CRTC decision on wholesale internet access a positive shift for Canadian consumers

Fibre optics6Two weeks ago, the CRTC announced its decision on the review of the regulatory status and policies covering telecommunications wholesale services. The commission has determined that telco'€™s need to share their high-speed optical fibre infrastructure  including fibre-to-the-premises  with competitors. This is a major victory for Canadian consumers, who will now get more choice in their internet service providers, and will have improved access to high-speed internet at better costs.

Key points of last week'€™s landmark decision are:

  • The CRTC is requiring that competitors have access to disaggregated wholesale high-speed access (HSA) services of the large incumbent companies, including optical fibre facilities.

  • Implementation of the disaggregated wholesale HSA services framework (configuration and tariffs) will be determined in follow-up proceedings, and will be phased in starting with Quebec and Ontario.

  • Copper access facilities (or unbundled local loops), which are used to support retail competition for local phone services and lower-speed internet access, will no longer be mandated, and will be phased out.

  • Ethernet and high-speed competitor digital network access services will remain free from price regulations and will not be mandated.

When crafting their decision, the commissioners noted that: "The demand by Canadians for higher speed services will only increase in the coming years… Large incumbent companies will now have to make their fibre facilities available to their competitors. This measure will ensure that Canadians have more choice for high speed Internet services and are able to fully leverage the benefits of the broadband home or business."€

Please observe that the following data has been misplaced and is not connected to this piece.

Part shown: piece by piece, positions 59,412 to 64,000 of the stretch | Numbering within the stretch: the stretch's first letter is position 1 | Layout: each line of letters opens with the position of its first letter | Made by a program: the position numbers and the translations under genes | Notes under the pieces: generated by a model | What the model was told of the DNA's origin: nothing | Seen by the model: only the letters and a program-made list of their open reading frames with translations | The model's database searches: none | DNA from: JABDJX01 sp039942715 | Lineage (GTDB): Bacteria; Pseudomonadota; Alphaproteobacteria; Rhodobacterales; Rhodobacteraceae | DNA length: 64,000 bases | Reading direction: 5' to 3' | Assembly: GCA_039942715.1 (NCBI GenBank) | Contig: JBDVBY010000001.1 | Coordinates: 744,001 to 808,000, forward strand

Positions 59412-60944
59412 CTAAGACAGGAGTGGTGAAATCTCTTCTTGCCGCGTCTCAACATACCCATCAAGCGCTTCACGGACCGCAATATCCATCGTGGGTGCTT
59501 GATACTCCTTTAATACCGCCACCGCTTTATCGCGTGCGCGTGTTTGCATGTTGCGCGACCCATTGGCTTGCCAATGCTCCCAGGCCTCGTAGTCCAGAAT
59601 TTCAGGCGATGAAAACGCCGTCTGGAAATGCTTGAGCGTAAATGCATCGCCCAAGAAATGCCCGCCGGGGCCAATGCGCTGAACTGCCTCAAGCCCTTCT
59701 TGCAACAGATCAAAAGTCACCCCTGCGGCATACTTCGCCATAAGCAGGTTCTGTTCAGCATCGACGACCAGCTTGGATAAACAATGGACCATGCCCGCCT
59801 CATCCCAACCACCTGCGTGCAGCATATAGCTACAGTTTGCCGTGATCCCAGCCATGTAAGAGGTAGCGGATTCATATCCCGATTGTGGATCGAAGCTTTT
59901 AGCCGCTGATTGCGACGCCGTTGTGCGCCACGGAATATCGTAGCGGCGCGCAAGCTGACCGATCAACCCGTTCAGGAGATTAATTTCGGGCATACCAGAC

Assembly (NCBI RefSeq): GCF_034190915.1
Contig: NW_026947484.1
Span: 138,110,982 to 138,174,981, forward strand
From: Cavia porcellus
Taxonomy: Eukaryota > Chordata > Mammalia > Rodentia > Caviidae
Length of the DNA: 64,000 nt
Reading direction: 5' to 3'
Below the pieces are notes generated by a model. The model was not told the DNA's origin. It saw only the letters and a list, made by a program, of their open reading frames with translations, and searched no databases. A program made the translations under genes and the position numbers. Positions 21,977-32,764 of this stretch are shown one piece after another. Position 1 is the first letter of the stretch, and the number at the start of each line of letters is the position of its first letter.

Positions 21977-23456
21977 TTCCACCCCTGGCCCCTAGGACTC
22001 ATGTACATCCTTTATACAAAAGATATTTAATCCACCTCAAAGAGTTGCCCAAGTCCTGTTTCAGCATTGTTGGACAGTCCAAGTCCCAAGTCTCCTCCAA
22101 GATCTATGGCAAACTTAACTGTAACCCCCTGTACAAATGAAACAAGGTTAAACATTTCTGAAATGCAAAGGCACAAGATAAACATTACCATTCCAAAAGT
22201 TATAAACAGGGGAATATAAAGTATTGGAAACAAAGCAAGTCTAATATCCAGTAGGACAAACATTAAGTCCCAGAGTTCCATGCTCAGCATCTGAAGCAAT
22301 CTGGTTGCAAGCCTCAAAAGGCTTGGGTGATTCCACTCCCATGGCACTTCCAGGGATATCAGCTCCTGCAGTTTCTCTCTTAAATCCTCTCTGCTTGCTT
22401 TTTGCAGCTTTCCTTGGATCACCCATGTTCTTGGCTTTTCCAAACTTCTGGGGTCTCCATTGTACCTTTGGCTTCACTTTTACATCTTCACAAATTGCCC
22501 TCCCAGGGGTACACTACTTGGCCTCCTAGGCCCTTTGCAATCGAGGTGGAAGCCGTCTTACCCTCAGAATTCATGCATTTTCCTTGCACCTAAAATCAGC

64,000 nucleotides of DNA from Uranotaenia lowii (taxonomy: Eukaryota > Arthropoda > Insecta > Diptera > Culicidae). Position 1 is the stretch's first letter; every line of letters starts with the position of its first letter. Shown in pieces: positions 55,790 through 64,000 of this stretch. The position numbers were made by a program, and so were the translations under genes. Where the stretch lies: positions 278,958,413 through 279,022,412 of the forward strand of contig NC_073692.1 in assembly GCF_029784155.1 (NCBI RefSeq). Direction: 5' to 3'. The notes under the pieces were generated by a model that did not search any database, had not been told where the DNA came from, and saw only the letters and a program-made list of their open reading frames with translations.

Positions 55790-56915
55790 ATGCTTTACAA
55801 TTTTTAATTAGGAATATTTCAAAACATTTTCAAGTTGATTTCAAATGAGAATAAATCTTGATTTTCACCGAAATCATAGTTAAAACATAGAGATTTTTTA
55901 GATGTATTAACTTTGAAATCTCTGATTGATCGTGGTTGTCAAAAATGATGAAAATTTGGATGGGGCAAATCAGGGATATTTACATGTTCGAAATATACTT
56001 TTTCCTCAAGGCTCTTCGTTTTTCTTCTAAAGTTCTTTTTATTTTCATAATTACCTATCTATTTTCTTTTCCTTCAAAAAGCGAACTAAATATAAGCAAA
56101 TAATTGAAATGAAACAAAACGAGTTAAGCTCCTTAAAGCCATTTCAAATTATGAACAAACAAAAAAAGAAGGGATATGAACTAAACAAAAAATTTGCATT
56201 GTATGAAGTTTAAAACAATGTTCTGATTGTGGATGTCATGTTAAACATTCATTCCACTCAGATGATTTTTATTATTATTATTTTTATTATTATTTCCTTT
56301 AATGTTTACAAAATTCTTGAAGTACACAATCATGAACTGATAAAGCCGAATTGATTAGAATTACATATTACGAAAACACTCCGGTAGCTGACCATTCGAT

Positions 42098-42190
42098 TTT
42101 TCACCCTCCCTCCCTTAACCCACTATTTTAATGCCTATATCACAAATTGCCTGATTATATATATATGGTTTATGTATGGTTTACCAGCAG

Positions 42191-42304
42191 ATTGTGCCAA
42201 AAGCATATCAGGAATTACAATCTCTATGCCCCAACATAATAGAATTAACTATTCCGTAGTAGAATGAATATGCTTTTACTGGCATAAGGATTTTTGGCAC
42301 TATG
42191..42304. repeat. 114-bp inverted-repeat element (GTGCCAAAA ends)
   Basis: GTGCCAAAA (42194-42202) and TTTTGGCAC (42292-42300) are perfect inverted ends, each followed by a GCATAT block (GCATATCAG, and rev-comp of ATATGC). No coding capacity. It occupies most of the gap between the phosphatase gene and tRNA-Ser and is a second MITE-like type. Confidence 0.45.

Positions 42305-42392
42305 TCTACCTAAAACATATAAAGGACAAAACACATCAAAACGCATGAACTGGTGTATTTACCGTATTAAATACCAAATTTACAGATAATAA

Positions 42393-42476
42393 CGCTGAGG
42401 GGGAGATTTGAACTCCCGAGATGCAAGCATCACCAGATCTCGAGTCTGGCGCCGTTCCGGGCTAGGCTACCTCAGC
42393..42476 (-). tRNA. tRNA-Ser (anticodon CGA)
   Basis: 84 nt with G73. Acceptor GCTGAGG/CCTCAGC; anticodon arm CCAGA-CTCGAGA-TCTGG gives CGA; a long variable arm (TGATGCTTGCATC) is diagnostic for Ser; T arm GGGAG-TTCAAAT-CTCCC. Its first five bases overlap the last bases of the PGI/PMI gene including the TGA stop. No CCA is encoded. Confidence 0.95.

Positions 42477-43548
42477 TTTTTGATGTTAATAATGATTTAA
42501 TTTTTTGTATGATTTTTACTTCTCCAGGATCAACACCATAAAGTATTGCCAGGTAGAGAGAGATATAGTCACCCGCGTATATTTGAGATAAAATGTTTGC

Suffice to say, Cybera is pleased with this decision. In an interview with Reuters following the CRTC announcement, president and CEO Robin Winsor said: "With this ruling they've said that competition is important, that we can't afford to duplicate everything in Canada, and they are making sure that Canadians get access to competitive rates and are not locked in." This is also a win for the smaller, independent ISPs who wish to compete by providing fibre-based services to consumers.

Last year, Cybera submitted a response to the CRTC review arguing that Canada is simply too big, with a population that is too scattered, for facilities-based competition to be effective for all Canadians. Rather, we suggested that the CRTC focus on service-based competition that runs over fibre networks that are openly accessible to any provider.

With this regulatory policy, the CRTC is encouraging service-based competition between ISPs for '€˜last-mile' high-speed fibre technology (which directly connects to consumer homes and businesses). These significant policy changes will help foster competition in the broadband internet market and support growing consumer demands for internet in upcoming years.

The next major milestone for internet regulations in Canada will be the CRTC review of basic telecommunications services. This will determine what services (such as high-speed internet) should be deemed basic telecommunications services needed for Canadians to meaningfully participate in the digital economy. Cybera has submitted its response to the first phase of this review, and hopes to travel to Ottawa once more to make the case for a nation of fully-connected and digitally enabled citizens!